NRL: Inaugural nines bring out the best available Warriors

By Michael Brown

Shaun Johnson should be a potent nines weapon for the Warriors. Photo / Richard Robinson
Shaun Johnson should be a potent nines weapon for the Warriors. Photo / Richard Robinson

Sam Tomkins will be there. So will Shaun Johnson and Konrad Hurrell. Prop Sam Rapira wasn't disappointed to hear he won't be needed.

The Warriors will field close to their best team at the inaugural Auckland Nines to be staged at Eden Park on February 15 and 16.

Tournament rules dictate each club must field 12 of their top 25, including one of their top-five earners, in their squad of 16 and Warriors coach Matt Elliott said they aim to win the competition. With A$2.25 million ($2.38 million) in prizemoney up for grabs - the winning team will pocket A$370,000 - most clubs are taking the two-day nines competition seriously.

Injuries and a need to rest some key individuals ahead of the NRL season will rob the Warriors of some top-name players, including Thomas Leuluai and Simon Mannering, and there are doubts over the availability of Manu Vatuvei and Kevin Locke. Leuluai is still recovering from the groin injury that wrecked his World Cup campaign and Vatuvei (ankle, knee) and Locke (knee) also returned from the UK with injuries.

Elliott said Mannering's workload needed to be managed carefully.

"It's imperative we support the game and play our best players in it," he said. "I doubt whether Manu and Kevin will play but every other player you'd expect to be a good nines player will be in there. And they are excited about it.

"Shaun just about knocked my door down wanting to play. All of them, with the exception of a small few, want to play the nines. We didn't have any trouble finding volunteers."

Johnson was snapped up by the Warriors as a touch player so is expected to be a potent weapon in the abbreviated format. Tomkins is also expected to excel, along with the block-busting Hurrell, given the extra space.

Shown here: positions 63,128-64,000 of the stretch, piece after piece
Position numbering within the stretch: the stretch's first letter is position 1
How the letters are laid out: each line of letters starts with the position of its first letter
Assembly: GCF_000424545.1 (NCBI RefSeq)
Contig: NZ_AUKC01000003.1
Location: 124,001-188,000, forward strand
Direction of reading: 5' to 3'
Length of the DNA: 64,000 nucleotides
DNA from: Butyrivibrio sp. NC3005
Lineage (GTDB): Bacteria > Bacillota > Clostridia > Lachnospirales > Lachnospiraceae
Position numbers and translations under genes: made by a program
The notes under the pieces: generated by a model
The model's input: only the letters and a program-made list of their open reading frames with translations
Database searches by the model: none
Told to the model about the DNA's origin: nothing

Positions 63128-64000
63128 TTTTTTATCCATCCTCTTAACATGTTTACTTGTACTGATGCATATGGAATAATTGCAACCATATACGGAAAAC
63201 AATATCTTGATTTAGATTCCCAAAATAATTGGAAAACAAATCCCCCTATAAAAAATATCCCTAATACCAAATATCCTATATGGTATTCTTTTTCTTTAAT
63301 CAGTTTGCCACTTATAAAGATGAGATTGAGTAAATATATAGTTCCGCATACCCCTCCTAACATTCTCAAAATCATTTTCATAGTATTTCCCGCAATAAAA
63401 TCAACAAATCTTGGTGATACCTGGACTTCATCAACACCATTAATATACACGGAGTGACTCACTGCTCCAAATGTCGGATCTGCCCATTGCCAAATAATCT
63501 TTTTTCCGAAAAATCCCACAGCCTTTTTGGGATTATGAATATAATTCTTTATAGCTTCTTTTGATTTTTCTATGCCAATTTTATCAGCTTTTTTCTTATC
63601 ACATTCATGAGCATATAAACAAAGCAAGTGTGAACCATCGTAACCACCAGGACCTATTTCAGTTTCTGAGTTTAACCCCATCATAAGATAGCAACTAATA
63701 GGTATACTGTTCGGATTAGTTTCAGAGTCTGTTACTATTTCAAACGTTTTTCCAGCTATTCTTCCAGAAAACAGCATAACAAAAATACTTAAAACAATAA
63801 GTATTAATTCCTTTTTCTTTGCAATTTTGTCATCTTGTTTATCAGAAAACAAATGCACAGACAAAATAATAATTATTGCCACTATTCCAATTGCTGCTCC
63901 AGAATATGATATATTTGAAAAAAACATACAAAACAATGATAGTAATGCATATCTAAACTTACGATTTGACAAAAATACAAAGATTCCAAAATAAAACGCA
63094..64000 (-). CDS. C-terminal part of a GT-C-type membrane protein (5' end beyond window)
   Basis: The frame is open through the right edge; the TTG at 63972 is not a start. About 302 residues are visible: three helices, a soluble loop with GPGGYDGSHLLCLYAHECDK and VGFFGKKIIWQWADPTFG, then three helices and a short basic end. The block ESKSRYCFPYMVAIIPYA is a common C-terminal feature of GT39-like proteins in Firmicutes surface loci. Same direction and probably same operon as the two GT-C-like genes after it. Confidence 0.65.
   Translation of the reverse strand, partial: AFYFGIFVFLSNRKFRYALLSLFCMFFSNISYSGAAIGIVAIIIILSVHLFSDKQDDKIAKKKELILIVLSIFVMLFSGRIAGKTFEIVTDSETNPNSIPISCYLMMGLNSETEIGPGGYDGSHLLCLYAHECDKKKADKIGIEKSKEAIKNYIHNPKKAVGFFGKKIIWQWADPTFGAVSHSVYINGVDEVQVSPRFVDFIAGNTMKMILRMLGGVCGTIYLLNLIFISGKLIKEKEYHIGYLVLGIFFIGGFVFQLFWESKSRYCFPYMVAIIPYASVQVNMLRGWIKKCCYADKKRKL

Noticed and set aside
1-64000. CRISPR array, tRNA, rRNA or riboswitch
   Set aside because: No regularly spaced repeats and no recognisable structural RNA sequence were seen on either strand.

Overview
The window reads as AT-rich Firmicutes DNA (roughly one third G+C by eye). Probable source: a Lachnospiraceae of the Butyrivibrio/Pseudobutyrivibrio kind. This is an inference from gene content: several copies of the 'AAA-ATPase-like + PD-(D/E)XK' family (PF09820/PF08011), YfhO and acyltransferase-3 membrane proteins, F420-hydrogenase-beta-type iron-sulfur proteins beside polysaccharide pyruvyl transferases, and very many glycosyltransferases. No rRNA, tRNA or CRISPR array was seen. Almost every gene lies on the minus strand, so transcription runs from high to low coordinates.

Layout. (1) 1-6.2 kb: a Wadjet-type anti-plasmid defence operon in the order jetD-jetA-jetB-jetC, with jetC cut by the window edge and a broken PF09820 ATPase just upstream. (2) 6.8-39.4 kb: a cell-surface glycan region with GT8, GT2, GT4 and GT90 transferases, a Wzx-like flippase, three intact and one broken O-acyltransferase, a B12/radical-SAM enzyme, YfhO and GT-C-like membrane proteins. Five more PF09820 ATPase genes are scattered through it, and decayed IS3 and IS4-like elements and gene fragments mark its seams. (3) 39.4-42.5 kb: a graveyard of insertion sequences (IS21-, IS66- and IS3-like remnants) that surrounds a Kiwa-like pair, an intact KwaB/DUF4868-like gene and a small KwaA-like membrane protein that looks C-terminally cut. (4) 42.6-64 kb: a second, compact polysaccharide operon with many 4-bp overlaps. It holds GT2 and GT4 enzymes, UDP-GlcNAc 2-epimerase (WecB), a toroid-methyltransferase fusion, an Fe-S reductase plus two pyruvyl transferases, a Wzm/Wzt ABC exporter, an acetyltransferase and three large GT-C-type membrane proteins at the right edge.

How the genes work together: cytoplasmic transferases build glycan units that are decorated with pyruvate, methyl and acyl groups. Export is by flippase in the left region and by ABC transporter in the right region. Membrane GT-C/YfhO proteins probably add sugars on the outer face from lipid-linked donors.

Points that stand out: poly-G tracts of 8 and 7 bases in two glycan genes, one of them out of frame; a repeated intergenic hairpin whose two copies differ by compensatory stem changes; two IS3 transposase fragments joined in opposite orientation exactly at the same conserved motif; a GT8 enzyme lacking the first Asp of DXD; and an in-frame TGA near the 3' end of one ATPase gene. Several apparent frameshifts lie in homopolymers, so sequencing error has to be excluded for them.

"I think it will suit ball-playing second-rowers and players who are fast," Elliott said. "We play a lot of small-sided games in training for fitness and skill acquisition and speed is everything. Manu would have been unbelievable in it. Quick, big guys will make a difference, I would say."

It will take time for clubs to work out the best formula for the Auckland Nines, which will run for a minimum of five years.

The Roosters will be shorn of most of their stars, given they take on Wigan in the World Club Challenge a week later.

Roosters coach Trent Robinson confirmed Sonny Bill Williams won't play and also said it was highly unlikely any Kiwis and Kangaroos involved in last year's World Cup final would feature. It's partly why Brad Fittler, who retired from the NRL in 2004, is tipped to play.

What complicates the picture for the Warriors is the proximity of trial matches ahead of the upcoming NRL season. They play the Gold Coast on February 9, Wigan on February 12 and Brisbane on February 23 before opening their NRL campaign against the Eels on March 9.

It means a multi-layered approach to pre-season training - players who take part in nines won't face Wigan, meaning Tomkins is unlikely to face his old club - and Ricky Henry will coach the nines side to allow Elliott to focus on the NRL season.


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